As Christians, we seek to discern the will of God in all things, and our means of living it out often run counter to the conformity of this world. Walter Brueggemann writes that ordering our lives by God’s will for them means to actively resist the values that dictate our present age.3 Callaway’s model of Christian resistance to gun culture compels me and shifts the center of the issue away from the predictable rhetoric that makes me want to bang my head against a wall. I confess I am easily conformed to the world. I get caught up in the secular debate and I get angry at the people whose opinions I think are wrong. I do not believe that the presence of a gun ever makes a situation safer. I do not believe that the United States still needs a well-regulated citizen militia. And I absolutely do not believe there is ever a reason for a civilian to own or have legal access to the kinds of weapons used in San Bernardino and the litany of shootings before it. But Callaway’s call turns me towards what I do believe. And all of my arguments pale in the face of this truth: weapons designed and purchased to kill people are incompatible with the Christian life.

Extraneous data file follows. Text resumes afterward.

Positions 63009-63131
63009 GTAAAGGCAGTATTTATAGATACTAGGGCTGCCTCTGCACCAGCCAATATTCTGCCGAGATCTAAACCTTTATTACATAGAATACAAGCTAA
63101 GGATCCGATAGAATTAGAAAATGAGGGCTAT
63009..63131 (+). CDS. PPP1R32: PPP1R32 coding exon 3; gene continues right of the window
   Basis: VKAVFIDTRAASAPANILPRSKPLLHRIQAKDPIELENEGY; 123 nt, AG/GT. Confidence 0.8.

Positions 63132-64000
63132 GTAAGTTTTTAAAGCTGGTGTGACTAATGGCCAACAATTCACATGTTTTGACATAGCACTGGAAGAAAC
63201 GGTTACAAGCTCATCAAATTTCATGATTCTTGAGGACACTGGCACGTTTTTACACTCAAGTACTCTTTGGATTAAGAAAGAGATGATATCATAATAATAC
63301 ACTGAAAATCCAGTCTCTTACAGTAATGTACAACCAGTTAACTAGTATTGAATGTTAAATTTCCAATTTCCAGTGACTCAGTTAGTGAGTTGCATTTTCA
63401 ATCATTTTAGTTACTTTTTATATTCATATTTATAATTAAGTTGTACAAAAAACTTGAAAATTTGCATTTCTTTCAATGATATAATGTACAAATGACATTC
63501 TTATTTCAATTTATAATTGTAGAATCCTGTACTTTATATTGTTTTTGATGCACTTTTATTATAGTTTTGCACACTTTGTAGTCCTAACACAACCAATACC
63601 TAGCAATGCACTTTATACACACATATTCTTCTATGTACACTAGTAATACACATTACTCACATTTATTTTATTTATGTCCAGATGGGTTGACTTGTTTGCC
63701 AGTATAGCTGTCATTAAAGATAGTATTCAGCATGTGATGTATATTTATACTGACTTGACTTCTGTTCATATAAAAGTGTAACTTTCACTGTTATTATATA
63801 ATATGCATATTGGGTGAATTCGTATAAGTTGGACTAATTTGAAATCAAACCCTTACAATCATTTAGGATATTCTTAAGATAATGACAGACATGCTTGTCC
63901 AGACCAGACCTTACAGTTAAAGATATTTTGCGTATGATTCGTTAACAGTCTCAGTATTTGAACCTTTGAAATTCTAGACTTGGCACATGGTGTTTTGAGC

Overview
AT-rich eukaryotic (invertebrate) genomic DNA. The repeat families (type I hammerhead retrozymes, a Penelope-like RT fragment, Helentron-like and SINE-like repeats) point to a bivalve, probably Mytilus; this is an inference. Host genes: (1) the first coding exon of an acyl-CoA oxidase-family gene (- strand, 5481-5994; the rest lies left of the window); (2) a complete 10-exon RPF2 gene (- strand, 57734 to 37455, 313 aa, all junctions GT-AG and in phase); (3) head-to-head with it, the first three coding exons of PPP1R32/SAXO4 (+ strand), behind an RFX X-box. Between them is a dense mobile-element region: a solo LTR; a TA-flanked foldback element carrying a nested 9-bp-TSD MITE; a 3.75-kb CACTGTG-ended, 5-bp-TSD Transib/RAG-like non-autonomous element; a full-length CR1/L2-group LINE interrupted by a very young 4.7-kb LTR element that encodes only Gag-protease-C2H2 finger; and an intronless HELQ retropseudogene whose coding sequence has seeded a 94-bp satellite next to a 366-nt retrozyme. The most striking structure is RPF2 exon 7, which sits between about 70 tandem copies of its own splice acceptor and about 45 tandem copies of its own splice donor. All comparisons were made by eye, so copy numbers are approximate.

Christians look to scripture to discern the foundational principles of our faith and to find universal truths about the world. Even before the Lord gave Moses the Decalogue on Mount Sinai with “You shall not murder” smack dab in the middle of it (Exodus 20:13), Genesis 4 gives us the story of Cain and Abel. When Adam’s firstborn kills his younger brother, God’s definition is made clear: all murder is fratricide, the killing of a brother or sister. Lutherans understood this truth intimately in the case of the Mother Emmanuel shooting in Charleston, since both the shooter and the slain pastors had relationships with the ELCA. In speaking on the massacre, Bishop Eaton said, “One of our own is alleged to have shot and killed two who adopted us as their own.”4 The endless media spin of the Charleston shooting drew lines of division in every direction imaginable: race, class, religion, education, Confederate, Yankee, and the list goes on. But Christians know this was a brother killing his siblings, and not just because they were both connected to Lutheranism. We are reminded in scripture again and again that all of humanity is indeed one universal family in God, and that participation in a cycle of violence against our family on any level is anti-Christian.